The subject came up at the end of October during a discussion about the university finances for the period January-August 2021. “We see no signs of this prosperity on the work floor,” was the general feeling from the academic staff section. What’s more: the work just appears to increase, said Katlijn Haesebrouck. That is exactly the impression that council member Mark Govers gets when he looks around. Haesebrouck pointed out that it was even suggested to some colleagues who don’t get around to doing research, to take a week of their holidays to do so. Then they wouldn’t have to answer e-mails from students.
Can we not use some of the money that is left to accelerate matters, academic staff council member Jenny Schell wondered?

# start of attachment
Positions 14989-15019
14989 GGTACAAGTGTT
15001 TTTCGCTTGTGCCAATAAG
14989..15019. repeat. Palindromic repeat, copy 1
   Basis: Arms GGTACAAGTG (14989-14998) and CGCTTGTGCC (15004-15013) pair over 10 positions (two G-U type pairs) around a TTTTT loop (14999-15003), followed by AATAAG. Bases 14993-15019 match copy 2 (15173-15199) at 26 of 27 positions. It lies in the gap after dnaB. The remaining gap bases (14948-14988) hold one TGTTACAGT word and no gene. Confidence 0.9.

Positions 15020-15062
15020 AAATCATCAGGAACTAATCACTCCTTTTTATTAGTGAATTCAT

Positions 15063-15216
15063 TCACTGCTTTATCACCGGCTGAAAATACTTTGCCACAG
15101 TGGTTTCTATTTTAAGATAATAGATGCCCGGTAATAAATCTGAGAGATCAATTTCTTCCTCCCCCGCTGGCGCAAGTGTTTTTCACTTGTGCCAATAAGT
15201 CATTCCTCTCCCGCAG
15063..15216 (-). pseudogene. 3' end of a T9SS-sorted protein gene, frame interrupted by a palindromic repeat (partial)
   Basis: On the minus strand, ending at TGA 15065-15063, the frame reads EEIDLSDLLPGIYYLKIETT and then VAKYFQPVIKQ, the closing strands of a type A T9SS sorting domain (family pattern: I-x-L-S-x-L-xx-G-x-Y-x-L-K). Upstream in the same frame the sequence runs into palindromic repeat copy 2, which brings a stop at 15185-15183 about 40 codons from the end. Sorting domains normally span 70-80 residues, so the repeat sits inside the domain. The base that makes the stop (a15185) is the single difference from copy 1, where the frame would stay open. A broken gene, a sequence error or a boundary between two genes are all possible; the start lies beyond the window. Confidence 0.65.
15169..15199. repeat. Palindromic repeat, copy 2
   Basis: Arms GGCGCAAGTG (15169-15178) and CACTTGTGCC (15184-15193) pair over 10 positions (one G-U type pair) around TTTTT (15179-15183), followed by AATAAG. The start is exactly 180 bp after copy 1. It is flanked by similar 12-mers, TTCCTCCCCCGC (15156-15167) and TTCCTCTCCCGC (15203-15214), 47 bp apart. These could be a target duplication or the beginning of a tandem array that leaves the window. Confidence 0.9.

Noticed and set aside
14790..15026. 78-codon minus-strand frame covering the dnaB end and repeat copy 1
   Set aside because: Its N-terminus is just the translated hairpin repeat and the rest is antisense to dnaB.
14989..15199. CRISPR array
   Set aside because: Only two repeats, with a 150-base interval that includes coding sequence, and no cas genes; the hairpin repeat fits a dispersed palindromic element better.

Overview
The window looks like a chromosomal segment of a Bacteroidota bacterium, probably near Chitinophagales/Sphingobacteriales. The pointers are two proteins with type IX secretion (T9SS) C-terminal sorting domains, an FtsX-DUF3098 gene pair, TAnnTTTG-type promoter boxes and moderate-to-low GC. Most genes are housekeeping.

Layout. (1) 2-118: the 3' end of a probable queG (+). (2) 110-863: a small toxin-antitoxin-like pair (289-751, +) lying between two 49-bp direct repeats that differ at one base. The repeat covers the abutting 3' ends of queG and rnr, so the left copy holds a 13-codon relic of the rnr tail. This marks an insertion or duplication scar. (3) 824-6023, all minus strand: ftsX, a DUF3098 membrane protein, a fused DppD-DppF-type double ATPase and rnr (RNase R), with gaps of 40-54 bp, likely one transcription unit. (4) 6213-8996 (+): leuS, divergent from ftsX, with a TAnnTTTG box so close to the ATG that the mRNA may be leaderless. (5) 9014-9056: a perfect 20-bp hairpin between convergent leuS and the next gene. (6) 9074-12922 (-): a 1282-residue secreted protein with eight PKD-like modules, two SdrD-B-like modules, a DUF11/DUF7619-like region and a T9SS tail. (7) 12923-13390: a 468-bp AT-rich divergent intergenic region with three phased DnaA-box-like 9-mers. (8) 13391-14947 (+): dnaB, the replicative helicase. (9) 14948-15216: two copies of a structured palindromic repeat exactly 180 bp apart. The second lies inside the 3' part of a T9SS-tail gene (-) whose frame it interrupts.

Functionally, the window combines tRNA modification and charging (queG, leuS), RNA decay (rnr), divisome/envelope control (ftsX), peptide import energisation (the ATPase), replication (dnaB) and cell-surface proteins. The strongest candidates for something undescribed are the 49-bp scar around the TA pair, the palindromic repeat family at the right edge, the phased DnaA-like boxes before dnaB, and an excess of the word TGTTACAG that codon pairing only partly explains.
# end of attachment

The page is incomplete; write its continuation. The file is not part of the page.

Also, who actually benefits from the money from the National Education Programme, the council wanted to know. That is the support package from the government for Dutch education as compensation for the COVID-19 measures: a total of 8.5 billion, almost 20 million for the UM. That, however, does not appear to be spent on reducing the pressure of work: “The largest part is being used to extend the appointments of postdocs and PhD candidates who experienced a delay in their research due to COVID-19,” Ruud Bollen, director of Finance explained. That was determined by the ministry.
The Executive Board understood the frustration. Rector and now President Rianne Letschert: “A working group led by [Psychology dean] Harald Merckelbach is dealing with the adaptation of the standard hours (how much time is a lecturer given for example to supervise a master’s thesis, ed.) and the shortening of the academic year. Work pressure is a complex problem. It takes time.” The fact that it proves difficult to fill vacancies – a national problem, said the vice president of the Executive Board, Nick Bos – doesn’t help either.
The council members are not going to elaborate on their comments at this stage, they agreed collectively. They will wait on the discussion of the 2022 budget.